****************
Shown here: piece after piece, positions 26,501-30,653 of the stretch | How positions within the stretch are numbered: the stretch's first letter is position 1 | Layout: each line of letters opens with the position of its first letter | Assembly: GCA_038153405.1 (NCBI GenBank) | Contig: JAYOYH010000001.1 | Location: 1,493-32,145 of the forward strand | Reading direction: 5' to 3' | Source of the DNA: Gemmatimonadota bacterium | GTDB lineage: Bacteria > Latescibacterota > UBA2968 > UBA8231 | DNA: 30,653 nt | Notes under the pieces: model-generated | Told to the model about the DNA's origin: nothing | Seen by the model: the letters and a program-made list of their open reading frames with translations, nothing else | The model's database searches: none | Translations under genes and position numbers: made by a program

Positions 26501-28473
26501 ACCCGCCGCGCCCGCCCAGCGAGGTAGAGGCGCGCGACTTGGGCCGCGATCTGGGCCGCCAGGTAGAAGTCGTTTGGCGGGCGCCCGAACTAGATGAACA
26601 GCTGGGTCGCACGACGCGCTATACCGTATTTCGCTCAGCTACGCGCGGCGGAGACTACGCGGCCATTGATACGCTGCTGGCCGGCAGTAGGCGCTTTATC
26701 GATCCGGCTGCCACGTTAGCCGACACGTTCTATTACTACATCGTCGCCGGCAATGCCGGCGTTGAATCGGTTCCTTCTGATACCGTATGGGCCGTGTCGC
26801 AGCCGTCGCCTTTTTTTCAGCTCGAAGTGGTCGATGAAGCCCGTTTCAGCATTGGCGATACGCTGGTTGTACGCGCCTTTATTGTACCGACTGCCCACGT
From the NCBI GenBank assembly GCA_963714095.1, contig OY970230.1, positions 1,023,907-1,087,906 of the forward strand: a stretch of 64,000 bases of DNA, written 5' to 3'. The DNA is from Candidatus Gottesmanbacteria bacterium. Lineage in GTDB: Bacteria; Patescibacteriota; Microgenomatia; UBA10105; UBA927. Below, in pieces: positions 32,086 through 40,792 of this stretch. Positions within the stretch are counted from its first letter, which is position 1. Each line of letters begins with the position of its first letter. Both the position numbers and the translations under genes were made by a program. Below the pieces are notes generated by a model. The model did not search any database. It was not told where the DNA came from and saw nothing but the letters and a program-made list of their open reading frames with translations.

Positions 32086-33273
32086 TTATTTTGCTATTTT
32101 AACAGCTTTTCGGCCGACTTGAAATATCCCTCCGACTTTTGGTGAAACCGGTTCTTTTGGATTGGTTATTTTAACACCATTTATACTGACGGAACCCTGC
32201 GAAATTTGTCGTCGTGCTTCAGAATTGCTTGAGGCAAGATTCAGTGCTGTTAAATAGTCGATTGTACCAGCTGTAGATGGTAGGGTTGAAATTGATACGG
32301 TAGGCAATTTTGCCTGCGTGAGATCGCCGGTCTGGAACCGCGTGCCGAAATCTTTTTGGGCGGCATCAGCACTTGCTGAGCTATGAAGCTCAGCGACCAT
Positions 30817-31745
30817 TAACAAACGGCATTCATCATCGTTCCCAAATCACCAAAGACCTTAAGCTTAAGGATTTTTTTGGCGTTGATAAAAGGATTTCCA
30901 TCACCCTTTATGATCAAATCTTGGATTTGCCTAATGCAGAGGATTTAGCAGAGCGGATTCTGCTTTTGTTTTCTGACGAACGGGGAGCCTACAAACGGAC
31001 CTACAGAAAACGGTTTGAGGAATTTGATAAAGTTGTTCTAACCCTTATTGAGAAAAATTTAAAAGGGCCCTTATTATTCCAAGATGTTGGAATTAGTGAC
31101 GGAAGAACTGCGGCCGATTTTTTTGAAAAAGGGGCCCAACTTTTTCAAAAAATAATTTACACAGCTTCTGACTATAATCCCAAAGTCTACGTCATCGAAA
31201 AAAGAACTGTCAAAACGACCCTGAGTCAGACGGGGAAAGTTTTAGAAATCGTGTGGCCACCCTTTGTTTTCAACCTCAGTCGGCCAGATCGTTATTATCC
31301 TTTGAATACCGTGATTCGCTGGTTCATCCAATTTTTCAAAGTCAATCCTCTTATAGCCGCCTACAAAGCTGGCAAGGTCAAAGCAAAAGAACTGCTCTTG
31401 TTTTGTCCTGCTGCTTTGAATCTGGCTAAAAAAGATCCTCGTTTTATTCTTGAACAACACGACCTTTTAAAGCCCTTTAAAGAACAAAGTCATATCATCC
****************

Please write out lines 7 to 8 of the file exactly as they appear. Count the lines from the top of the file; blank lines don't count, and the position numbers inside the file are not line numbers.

From the NCBI GenBank assembly GCA_963714095.1, contig OY970230.1, positions 1,023,907-1,087,906 of the forward strand: a stretch of 64,000 bases of DNA, written 5' to 3'. The DNA is from Candidatus Gottesmanbacteria bacterium. Lineage in GTDB: Bacteria; Patescibacteriota; Microgenomatia; UBA10105; UBA927. Below, in pieces: positions 32,086 through 40,792 of this stretch. Positions within the stretch are counted from its first letter, which is position 1. Each line of letters begins with the position of its first letter. Both the position numbers and the translations under genes were made by a program. Below the pieces are notes generated by a model. The model did not search any database. It was not told where the DNA came from and saw nothing but the letters and a program-made list of their open reading frames with translations.

Positions 32086-33273